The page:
Retrospective Review

If a PHS-funded or Department of Energy (DOE)-funded investigator does not report a Significant Financial Interest in a timely manner, UW–Madison needs to review the SFI to determine if there is an FCOI, and if an FCOI is found, complete a retrospective review. UW-Madison must complete the retrospective review within 120 days of the determination of noncompliance. The retrospective review must determine whether any PHS or DOE-funded research conducted during the period of noncompliance was biased in its design, conduct, or reporting. 

If the retrospective review committee makes a determination of bias, UW–Madison will notify the appropriate federal agency of its findings, along with a mitigation report that includes: (1) the key elements documented in the retrospective review; (2) a description of the impact of the bias on the research project; and (3) UW–Madison's plan of action for eliminating and mitigating the effects of the bias.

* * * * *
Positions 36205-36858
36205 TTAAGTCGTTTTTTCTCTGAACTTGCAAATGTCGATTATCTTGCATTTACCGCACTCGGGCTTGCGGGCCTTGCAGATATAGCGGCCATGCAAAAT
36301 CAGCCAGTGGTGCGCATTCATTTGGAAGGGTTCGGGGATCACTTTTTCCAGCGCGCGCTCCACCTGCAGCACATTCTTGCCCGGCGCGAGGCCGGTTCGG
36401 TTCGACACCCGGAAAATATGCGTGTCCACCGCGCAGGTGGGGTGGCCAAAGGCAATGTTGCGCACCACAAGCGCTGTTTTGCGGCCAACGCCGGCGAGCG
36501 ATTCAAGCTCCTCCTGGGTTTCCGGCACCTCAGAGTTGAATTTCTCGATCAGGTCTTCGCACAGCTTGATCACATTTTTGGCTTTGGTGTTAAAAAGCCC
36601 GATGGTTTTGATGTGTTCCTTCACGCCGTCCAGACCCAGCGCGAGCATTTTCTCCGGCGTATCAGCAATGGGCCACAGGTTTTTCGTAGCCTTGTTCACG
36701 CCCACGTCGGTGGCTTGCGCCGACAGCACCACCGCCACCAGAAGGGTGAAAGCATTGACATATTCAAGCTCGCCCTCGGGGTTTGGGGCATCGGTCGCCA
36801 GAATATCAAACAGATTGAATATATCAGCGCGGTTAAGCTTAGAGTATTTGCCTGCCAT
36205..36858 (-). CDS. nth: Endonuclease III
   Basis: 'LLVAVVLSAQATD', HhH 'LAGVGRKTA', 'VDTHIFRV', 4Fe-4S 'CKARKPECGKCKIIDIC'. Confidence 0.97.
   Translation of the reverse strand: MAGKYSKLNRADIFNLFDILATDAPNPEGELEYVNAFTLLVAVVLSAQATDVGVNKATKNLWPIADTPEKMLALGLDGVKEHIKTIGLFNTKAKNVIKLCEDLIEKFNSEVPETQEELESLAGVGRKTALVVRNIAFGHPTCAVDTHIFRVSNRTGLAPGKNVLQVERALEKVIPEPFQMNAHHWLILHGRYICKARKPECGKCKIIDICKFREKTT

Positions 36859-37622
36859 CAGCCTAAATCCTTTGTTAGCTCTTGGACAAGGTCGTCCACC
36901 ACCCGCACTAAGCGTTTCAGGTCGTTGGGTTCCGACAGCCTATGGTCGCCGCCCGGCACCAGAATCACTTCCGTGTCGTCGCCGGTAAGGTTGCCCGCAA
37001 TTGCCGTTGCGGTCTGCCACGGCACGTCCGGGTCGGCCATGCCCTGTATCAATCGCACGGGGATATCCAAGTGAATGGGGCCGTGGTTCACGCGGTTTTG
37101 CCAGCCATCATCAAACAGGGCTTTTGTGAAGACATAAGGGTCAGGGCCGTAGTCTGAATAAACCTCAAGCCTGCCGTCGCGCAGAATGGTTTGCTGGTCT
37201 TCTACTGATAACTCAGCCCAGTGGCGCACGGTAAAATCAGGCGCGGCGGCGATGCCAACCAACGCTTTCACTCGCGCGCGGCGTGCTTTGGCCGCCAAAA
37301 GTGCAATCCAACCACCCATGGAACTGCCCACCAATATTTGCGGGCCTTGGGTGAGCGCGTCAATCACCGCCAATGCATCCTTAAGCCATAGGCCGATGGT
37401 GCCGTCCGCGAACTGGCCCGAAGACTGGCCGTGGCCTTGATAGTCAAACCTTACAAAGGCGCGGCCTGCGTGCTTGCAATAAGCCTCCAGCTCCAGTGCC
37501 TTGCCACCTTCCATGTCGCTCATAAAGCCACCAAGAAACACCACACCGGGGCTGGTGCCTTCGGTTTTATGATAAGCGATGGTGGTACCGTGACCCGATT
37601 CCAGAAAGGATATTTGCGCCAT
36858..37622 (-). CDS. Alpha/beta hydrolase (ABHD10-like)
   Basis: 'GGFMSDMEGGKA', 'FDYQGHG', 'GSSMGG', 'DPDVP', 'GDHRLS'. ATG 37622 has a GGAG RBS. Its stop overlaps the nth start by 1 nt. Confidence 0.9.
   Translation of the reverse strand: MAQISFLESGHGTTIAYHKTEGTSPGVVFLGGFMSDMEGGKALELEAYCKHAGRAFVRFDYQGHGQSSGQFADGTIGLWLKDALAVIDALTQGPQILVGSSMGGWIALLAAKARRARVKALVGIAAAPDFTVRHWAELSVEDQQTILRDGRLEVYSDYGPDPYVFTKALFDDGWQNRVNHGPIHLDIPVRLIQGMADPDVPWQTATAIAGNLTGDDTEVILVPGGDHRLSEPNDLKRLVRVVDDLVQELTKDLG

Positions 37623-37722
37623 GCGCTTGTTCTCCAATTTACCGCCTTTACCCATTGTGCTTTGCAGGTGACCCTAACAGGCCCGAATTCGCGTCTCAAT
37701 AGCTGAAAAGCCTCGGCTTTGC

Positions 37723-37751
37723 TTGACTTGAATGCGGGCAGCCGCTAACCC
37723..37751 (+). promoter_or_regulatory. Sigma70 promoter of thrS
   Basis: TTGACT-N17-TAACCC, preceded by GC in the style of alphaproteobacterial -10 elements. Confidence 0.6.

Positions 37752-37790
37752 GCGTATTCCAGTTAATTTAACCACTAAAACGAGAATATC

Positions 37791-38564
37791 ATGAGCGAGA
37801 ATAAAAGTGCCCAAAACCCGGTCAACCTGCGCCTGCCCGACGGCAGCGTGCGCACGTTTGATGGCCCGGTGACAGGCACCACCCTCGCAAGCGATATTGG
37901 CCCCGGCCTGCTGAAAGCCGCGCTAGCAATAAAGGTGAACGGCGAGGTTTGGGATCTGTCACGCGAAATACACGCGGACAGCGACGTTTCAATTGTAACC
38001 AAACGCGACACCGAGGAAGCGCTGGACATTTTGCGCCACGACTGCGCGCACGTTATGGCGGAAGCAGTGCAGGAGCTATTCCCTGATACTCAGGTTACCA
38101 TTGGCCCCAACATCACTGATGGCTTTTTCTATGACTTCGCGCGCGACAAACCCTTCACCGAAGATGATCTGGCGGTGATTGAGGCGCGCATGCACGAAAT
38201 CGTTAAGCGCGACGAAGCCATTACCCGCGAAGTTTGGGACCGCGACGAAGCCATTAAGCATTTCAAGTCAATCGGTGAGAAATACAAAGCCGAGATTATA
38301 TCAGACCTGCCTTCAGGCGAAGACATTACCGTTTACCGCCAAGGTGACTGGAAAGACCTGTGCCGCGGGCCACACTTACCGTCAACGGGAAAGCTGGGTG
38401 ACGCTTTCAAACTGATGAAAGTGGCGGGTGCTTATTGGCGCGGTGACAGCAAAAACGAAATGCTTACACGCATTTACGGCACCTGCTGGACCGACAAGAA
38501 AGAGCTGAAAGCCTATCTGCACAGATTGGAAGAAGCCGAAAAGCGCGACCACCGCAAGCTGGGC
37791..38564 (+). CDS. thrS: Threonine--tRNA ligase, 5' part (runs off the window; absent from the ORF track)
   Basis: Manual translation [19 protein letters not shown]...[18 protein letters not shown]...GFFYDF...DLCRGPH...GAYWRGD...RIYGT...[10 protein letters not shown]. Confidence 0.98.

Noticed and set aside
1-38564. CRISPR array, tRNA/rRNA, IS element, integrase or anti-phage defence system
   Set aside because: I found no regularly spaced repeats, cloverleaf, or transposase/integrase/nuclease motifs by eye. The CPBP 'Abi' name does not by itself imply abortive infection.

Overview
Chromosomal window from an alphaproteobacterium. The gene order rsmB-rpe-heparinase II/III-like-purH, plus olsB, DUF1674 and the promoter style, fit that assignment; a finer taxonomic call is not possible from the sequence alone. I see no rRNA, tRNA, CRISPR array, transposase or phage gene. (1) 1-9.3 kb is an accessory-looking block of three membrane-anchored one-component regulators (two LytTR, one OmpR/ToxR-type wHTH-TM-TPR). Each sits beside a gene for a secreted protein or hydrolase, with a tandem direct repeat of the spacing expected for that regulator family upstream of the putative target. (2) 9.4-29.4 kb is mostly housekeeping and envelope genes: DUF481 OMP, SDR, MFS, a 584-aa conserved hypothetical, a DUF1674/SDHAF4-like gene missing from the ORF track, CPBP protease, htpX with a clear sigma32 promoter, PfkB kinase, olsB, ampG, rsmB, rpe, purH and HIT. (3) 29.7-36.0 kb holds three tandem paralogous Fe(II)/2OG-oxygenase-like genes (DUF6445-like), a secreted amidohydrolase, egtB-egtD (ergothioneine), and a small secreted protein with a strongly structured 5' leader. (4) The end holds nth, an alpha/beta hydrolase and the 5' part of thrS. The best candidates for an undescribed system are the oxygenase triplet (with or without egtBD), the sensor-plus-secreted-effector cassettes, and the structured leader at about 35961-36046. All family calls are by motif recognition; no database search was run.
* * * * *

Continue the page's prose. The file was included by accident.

Reporting to Awarding Agencies

Under federal regulations, UW-Madison must provide FCOI Reports to the PHS awarding component for all investigators on PHS-funded research projects prior to the expenditure of any funds. The UW-Madison COI Office provides the required information to the Research and Sponsored Programs (RSP) Office for reporting to the appropriate awarding component. This information includes:

  • The name of the investigators with the FCOI;
  • The name of the entity with which the investigator has an FCOI;
  • The nature of the FCOI;
  • The value of the financial interest in a dollar range;
  • A description of how the financial interest relates to the PHS-funded research and the basis for UW-Madison's determination that the financial interest conflicts with such research; and
  • Key elements of the investigator's management plan.

Keywordsconflict of interest outside activities report   Doc ID33363
OwnerSamuel L.GroupVCRGE and Graduate School
Created2013-09-13 14:02:24Updated2023-08-24 13:39:50
SitesVCRGE and Graduate School